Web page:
The California Plant Health Association (CPHA), alerts fertilizer producers, retailers and end users that due to a host of factors beyond the control of companies at all levels of the supply chain, fertilizer prices will likely be higher in 2004.
Cyclically, the rising cost of natural gas, its effect on nitrogen fertilizer production and fertilizer costs makes the headlines right before the spring planting season. 2004 is no different.
According to a Wall Street Journal article, U.S. natural gas is the most expensive in the industrialized world, averaging $5.50 per million BTU for the past year. At this level, natural gas represents nearly 80% of the cost of manufacturing a ton of ammonia. While natural gas is essential to the production of anhydrous ammonia, the starting point for production of most commercial nitrogen fertilizers, North American nitrogen production has steadily decreased since the mid to late 1990s due to plant closures. With fewer plants functioning in the U.S., manufactures and retailers will look to imports to bridge the gap, and according to Fertecon, the worldwide nitrogen consumption is forecast to increase in 2004.
"What is interesting is that not only do we see higher prices for natural gas impacting fertilizer prices, but also national and international factors are influencing the prices of other key fertilizer components like phosphate and potassium (potash)," says Steven Beckley, CEO of the California Plant Health Association.
Both ocean vessel and rail car shipping costs for transporting raw materials, fertilizers and crops have been driven up because of increased competition with other commodities and a decrease in the total number of available vessels and railcars. Since California is a fertilizer deficient state, meaning ship, rail or truck must bring in all basic building blocks for fertilizer products and these higher transportation costs play a significant role in the final fertilizer price.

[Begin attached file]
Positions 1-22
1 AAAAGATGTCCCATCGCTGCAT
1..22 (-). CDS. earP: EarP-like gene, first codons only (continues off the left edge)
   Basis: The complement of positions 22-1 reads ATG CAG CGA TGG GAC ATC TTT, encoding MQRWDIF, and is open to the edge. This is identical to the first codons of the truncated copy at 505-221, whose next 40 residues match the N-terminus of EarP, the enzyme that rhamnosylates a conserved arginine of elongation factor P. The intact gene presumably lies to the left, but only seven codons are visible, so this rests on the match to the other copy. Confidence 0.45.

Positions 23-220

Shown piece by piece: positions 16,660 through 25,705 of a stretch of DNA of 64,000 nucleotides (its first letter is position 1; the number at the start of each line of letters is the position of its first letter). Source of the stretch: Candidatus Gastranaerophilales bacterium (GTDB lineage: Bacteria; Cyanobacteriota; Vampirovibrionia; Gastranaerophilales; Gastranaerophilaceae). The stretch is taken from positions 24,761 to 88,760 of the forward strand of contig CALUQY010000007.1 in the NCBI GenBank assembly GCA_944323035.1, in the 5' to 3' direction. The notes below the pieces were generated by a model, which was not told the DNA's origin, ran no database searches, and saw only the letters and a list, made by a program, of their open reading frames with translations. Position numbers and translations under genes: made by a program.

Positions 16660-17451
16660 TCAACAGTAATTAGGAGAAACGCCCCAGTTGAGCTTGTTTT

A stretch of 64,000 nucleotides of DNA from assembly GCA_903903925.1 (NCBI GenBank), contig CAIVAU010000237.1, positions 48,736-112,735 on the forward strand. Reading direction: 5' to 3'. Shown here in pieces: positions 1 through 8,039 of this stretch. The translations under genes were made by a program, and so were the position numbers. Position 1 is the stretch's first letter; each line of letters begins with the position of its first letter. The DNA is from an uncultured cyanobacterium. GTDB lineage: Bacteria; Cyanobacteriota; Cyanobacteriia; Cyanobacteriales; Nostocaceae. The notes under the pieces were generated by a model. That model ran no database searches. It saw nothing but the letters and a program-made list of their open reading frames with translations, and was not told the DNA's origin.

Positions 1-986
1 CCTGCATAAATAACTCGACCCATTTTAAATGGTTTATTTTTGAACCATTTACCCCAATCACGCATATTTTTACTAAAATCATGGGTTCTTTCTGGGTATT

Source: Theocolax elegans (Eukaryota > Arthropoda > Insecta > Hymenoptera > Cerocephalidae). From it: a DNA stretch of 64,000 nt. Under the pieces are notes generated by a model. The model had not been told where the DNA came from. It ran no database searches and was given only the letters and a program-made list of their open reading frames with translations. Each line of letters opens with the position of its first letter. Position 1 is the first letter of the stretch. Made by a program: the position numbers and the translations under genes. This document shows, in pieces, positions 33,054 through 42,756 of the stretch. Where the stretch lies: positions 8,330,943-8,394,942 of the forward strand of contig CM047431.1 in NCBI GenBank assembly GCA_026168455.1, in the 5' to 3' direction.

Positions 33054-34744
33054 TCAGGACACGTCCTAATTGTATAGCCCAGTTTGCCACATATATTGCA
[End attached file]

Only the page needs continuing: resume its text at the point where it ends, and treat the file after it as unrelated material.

Higher natural gas and sulfur prices are reflected in increased phosphate prices because anhydrous ammonia and sulfur are necessary components in mining and refining phosphate. Phosphate and potash inventories in the U.S. are down, even below five-year averages. Due to higher raw material costs and a forecasted increase in worldwide potash demand, potash prices have increased in the second half of 2003. U.S. phosphate inventories are significantly below five-year averages, and anticipated import demand growth from Asia and Latin America will trend U.S. prices higher due to increased competition.
U.S. farmers are planting more corn and grain crops to take advantage of higher commodity prices. Due to a weakened U.S. dollar, a gap between expected worldwide production and consumption, as well as a dramatic and continual shrinking of worldwide grain inventories, crop commodity prices are significantly higher for corn and grains this year. Farmers will likely plant more acres and use more fertilizer to boost production per acre planted, which will further drive up demand for fertilizer imports, which are at the mercy of the weakened dollar and competing demand in regions like Latin America and Asia.
"In light of these factors beyond the control of the retailer, including higher raw material prices, transportation costs and global fertilizer supply and demand, farmers should expect higher prices this year," acknowledges Beckley. "A good relationship and communication between the farmer and retailer can maximize the benefits of fertilizer products."
Ongoing and open dialogue between fertilizer retailers and farmers should include crop plans, fertilizer application schedules and methods so that the retailers can offer advice to make best use of the application's potential